Junior editor Jane Taylor has a problem. Well, that’s not entirely true, she has a lot of problems. Jane, like many women of a certain age, is baby-obsessed. She wants a little bundle of joy to carry around and solidify her relationship with her live-in boyfriend, Trevor.
So, convinced is she that she’s pregnant that she begins telling people about her “condition.” Nothing can convince her otherwise, not even the fact that her monthly arrives the same night that she tells Trevor of his impending fatherhood. Instead, she merely purchases a couple of tests and a pink marker and manufactures the proof that she needs.
Now, having faked a pregnancy test before (As an April Fool’s Joke!!) I know this is a relatively easy thing to do. Just snap off the top of the test, swipe the marker over the line, wait the requisite two minutes, and then scream like the world is ending. But honestly, that’s as far as the joke should ever go. Jane, however, takes it much, much farther. She tries to buy sonogram scans from women on the street, she fakes symptoms, and she toys with the emotions of well-meaning friends and family who are supporting her in her “time of need.” All the while, she’s repeating “I know this is crazy but…” like a heroin addict who’s jonesing for a hit but knows that it will probably kill them. As the book progressed, I became increasingly worried as Jane approached her ninth month. Not for Jane herself, but for the random pregnant women she might encounter as the time in which she would need to procure a baby came closer. I wish I could say I was kidding about that, but I’m not.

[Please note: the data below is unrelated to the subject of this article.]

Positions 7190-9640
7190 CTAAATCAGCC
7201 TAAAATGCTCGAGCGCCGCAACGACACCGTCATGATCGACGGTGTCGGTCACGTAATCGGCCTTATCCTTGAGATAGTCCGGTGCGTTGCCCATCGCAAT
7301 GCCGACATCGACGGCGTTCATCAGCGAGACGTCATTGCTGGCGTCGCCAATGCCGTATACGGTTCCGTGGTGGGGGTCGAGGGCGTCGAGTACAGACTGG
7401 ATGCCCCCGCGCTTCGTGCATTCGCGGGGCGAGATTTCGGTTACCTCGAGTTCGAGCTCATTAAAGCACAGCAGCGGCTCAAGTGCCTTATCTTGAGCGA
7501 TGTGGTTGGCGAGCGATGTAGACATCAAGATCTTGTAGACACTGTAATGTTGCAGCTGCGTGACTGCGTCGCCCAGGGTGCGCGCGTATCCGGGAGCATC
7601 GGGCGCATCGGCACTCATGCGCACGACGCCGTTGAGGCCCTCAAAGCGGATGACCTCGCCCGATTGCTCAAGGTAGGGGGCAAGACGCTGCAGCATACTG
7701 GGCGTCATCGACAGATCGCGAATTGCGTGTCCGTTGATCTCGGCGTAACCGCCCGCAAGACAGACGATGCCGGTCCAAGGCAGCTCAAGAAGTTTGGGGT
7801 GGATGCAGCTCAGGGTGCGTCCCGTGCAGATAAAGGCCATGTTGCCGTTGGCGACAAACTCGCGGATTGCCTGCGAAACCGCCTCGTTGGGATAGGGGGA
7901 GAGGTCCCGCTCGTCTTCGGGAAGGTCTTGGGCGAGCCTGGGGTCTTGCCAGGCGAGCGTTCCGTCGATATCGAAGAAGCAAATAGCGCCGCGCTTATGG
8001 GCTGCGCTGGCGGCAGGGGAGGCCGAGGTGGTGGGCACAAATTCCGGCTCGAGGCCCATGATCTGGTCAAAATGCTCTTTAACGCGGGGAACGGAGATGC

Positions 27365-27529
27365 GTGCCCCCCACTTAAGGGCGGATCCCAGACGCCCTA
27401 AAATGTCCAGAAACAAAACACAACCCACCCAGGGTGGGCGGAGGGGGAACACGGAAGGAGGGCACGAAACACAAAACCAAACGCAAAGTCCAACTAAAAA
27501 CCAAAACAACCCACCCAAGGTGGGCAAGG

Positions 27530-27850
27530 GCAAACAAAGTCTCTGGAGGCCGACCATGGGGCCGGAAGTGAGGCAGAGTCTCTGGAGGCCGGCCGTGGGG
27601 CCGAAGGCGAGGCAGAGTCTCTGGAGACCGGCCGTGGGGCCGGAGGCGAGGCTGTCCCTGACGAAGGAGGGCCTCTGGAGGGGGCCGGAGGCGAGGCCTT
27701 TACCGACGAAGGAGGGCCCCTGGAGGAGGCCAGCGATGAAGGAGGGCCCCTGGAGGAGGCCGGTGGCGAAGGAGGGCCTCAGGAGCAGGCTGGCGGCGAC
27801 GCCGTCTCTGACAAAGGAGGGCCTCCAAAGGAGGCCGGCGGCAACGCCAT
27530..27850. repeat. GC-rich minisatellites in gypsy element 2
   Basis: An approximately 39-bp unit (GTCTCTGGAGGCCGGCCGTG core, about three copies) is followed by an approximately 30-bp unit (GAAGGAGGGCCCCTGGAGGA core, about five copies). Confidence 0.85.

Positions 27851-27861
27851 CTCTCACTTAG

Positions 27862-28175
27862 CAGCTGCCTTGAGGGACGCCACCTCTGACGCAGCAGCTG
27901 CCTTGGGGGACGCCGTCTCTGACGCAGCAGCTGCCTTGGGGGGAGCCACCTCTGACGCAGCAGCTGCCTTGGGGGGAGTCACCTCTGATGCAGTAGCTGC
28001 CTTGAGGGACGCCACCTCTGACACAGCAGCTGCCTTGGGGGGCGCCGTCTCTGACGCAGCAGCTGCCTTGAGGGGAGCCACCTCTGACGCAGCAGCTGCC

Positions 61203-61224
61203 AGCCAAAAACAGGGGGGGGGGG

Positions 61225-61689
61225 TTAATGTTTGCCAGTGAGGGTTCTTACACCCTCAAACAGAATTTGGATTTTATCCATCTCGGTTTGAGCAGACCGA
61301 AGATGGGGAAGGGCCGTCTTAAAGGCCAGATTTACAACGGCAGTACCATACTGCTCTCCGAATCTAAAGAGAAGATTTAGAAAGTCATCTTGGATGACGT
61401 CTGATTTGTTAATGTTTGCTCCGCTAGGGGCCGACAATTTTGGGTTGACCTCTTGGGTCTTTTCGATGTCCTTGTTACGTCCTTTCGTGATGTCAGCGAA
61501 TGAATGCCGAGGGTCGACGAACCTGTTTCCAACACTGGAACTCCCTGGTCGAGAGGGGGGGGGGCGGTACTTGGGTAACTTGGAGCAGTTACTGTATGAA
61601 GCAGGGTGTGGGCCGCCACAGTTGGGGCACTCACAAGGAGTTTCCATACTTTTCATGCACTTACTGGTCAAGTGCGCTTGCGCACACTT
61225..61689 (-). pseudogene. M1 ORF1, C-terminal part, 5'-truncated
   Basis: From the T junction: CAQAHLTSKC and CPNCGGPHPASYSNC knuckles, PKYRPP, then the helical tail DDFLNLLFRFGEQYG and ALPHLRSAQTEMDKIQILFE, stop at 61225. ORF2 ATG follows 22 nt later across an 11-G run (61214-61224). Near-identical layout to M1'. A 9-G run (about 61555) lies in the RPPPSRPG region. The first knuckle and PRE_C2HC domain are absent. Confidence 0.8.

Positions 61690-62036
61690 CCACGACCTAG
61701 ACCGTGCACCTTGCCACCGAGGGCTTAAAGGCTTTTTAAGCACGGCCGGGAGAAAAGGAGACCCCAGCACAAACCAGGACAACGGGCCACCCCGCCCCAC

But where Jane is a nutter, the secondary characters are endearing. Her boss, Dodo, who never had a sister or many girlfriends, seems to relish her chance to use Jane’s pregnancy to gain that type of relationship. She memorizes What to Expect When You’re Expecting and sweetly serves as the “pregnancy police” when Jane seems determined to do something that could endanger her ungrowing fetus. Likewise, her neighbors David and Christopher, know the truth and serve as the father figures Jane desperately needs for herself and her unconceived child. They are always there to give her a well-needed kick in the butt. Tolkein, Jane’s new boyfriend, seems to honestly care for her. These people each deserve to have their own stories told, possibly even taking the same time period and showing it from their points of view. Kind of like Emily Giffin and her Blue and Borrowed books, there are two sides to every story, and it would be so interesting to see how the others reacted to what happens here. As Johnson & Johnson says, “Having a baby changes everything.” So does not having a baby, as it turns out.
Baratz-Logsted intended for The Thin Pink Line to be a satire and a dark comedy, and to that end it is effective. It is not laugh-out-loud funny at all, but it makes the reader think and possibly recognize themselves in the darkest parts of Jane’s character. A follow-up, Crossing the Line, is currently in print and will be available as an eBook later this year.
By day, Elle Filz is an IT geek in Baltimore, MD. By night, you can either find her singing karaoke or jotting down notes for her next women’s fiction story. She is also an aspiring Betty Crocker-type who thanks God every day that a fireman lives next door.